One of the most encouraging exemplars of resistance that fulfils the spirit of Slow AI is the growing moratorium on facial recognition. San Francisco, Oakland and Seattle have voted to ban government use of the technology, as has the Australian government. The EU is also considering whether to implement a facial recognition ban. Reasons may vary from cost to privacy concerns, but a refusal to simply install facial (or emotion) recognition just because we can is a shared motivation. And the Ada Lovelace Institute has now commissioned an independent review of the governance of biometric data.

Finally, there is now a small cottage industry of “techlash lit” critically exploring the tech industry. As but one example, I’d cite Ranu Faroohar’s excellent book Don’t be Evil, which mourns the erosion of the founding vision of big tech and its replacement by disruption and profit.

Act local!

AI is strange because it is conceived as a universal. But it is produced in centres of production (Silicon Valley, China, Oxbridge) and then distributed to the police, classrooms and the home as if it were universally applicable. A Slow AI, like slow food, would be produced from the available local resources and even more importantly with the proper and full co-production of locals. A grand challenge facing AI researchers is how to ensure AI is place-based; to co-produce AI with local communities without exploiting them as data subjects. At present, too many tech projects construe participation as a form of data gathering after the fact.

Finally, we have the no-code/low-code movement(s). In principle, these allow makers to develop applications or websites without writing any code themselves by using minimal just-in-time tools. Perhaps my favourite site is, which bills itself as an environmental science community. It got its start in 2010 following the BP oil spill in the Gulf of Mexico, using low-tech analogue tools such as helium balloons with cameras tied to them to collect “remotely sensed” data about the oil plume (their images are more high resolution than US spy satellites). I’ve used the balloon and camera set up several times in my classes to great effect. While you can buy a complete balloon mapping kit from PublicLab, you can make one at home with everyday materials, and there’s something about going old-school analogue that provides a great sense of tactile satisfaction!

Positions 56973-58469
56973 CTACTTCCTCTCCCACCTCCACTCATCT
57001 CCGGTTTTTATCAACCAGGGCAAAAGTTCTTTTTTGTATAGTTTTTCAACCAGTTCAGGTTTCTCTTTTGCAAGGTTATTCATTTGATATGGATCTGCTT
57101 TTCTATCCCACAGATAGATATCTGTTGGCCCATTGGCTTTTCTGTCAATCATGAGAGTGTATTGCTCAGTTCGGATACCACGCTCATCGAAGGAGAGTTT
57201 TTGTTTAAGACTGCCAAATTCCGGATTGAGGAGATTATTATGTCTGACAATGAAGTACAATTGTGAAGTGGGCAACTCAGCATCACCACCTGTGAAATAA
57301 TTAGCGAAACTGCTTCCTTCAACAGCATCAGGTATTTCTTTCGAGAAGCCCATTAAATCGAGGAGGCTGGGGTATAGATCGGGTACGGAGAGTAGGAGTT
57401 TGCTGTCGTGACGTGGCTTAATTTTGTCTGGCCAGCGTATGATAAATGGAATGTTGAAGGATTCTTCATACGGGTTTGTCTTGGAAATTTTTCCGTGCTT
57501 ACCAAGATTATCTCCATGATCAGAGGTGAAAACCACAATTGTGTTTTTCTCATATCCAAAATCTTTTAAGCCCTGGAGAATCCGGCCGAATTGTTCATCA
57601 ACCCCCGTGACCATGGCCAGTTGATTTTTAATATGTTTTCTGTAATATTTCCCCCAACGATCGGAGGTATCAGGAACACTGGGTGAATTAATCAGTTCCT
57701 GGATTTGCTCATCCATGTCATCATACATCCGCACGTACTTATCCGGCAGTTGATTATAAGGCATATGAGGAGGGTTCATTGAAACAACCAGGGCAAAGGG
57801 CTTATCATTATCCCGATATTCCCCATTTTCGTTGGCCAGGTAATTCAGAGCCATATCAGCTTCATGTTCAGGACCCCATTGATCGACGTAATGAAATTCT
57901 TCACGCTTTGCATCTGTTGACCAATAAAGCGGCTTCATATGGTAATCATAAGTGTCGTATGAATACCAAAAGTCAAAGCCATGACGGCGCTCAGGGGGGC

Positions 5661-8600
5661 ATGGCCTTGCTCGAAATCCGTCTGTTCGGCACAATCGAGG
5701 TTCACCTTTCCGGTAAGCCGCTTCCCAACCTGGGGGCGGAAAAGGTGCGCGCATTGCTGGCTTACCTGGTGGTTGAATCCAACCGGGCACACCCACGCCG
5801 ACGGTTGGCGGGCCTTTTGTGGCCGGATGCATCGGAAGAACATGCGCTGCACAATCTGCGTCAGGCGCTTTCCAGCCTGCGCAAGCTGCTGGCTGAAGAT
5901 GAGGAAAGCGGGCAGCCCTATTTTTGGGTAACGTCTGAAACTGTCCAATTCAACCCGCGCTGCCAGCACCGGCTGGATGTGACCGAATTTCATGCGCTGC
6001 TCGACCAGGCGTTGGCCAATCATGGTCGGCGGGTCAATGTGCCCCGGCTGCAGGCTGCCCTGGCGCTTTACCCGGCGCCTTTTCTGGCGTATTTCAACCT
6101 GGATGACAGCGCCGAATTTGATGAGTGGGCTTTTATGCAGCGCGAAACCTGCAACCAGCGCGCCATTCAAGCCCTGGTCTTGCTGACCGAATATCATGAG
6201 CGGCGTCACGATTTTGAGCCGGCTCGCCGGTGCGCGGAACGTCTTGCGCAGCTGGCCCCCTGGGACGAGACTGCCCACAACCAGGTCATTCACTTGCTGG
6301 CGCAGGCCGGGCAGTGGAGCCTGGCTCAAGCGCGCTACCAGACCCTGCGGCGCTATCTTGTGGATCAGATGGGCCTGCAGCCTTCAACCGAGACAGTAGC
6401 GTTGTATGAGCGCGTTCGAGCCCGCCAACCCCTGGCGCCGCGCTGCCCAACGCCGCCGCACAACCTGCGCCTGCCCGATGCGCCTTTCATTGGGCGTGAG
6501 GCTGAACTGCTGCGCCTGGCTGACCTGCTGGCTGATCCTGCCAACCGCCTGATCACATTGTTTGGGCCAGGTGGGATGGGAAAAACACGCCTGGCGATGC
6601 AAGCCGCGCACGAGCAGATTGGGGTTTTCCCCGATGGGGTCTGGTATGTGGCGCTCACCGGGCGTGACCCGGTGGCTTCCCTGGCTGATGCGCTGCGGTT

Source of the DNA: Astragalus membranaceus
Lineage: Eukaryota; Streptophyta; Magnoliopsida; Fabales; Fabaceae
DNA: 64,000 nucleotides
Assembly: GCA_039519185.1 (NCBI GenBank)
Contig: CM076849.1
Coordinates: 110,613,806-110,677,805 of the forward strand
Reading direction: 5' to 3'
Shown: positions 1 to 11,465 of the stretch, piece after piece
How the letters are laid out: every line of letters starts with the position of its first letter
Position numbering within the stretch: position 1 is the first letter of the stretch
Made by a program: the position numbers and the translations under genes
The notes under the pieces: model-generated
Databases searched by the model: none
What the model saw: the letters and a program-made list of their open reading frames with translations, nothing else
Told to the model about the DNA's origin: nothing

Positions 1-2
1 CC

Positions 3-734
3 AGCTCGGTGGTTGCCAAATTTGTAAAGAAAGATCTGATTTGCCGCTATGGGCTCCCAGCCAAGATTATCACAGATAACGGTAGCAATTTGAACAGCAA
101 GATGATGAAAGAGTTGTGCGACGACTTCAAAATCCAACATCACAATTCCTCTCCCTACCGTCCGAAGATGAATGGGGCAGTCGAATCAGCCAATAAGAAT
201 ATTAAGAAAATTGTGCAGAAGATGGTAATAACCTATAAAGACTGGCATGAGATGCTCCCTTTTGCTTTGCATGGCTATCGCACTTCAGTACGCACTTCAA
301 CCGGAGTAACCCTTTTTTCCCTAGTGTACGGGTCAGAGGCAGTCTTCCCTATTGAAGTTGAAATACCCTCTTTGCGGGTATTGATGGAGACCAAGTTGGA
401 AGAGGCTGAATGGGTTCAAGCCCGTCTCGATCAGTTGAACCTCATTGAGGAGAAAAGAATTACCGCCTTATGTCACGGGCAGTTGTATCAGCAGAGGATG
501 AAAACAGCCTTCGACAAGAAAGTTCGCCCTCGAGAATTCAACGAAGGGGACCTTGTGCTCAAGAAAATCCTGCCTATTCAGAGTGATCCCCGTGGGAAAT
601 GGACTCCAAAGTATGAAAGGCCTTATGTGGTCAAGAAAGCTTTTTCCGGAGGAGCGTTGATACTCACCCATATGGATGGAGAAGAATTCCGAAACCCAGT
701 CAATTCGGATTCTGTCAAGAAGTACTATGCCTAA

There is a lovely pedagogical principle known as “troublesome knowledge” that applies here (Meyer and Land 2003). Troublesome knowledge is the idea that as we learn we encounter knowledge that is “difficult” for us in some way, but that when you’ve encountered it, you cannot go back – such as the idea that AI is not a universal social good.

The good news is that the tech industry is now highly aware of the techlash against it, and if for no other reason than the bottom line has made steps to be more sustainable (such as Microsoft’s recent announcement they would be “carbon negative” by 2030). Regulators are newly emboldened. But the principles of Slow AI – Think. Resist. Act Local – are still needed to avoid fig-leaf solutions.

Jeremy Crampton is Associate Editor of Dialogues in Human Geography and Professor of Urban Data Analysis, School of Architecture, Planning and Landscape, Newcastle University.


Benjamin, R. 2019. Race After Technology: Abolitionist Tools for the New Jim Code. Cambridge, UK: Polity Press.

Crawford, Kate, Roel Dobbe, Theodora Dryer, Genevieve Fried, Ben Green, Elizabeth Kaziunas, Amba Kak, Varoon Mathur, Erin McElroy, Andrea Nill Sánchez, Deborah Raji, Joy Lisi Rankin, Rashida Richardson, Jason Schultz, Sarah Myers West, and Meredith Whittaker. 2019. AI Now 2019 Report. New York: AI Now Institute.

Hoffmann, A. L. 2019. Where fairness fails: data, algorithms, and the limits of antidiscrimination discourse, Information, Communication & Society, 22:7, 900-915

Hooks, b. 1994. Teaching to transgress: education as the practice of freedom. New York: Routledge.

Dobbe, R. and Whittaker, M. 2019. AI and Climate Change: How they’re connected, and what we can do about it. AI Now Institute.

Meyer, J. H. F., and R. Land. 2003. Threshold concepts and troublesome knowledge: Linkages to ways of thinking and practising within the disciplines. Improving Student Learning – Ten Years on, 412-424.

Strauss, K. 2019. Labour geography III: Precarity, racial capitalisms and infrastructure. Progress in Human Geography. Online First.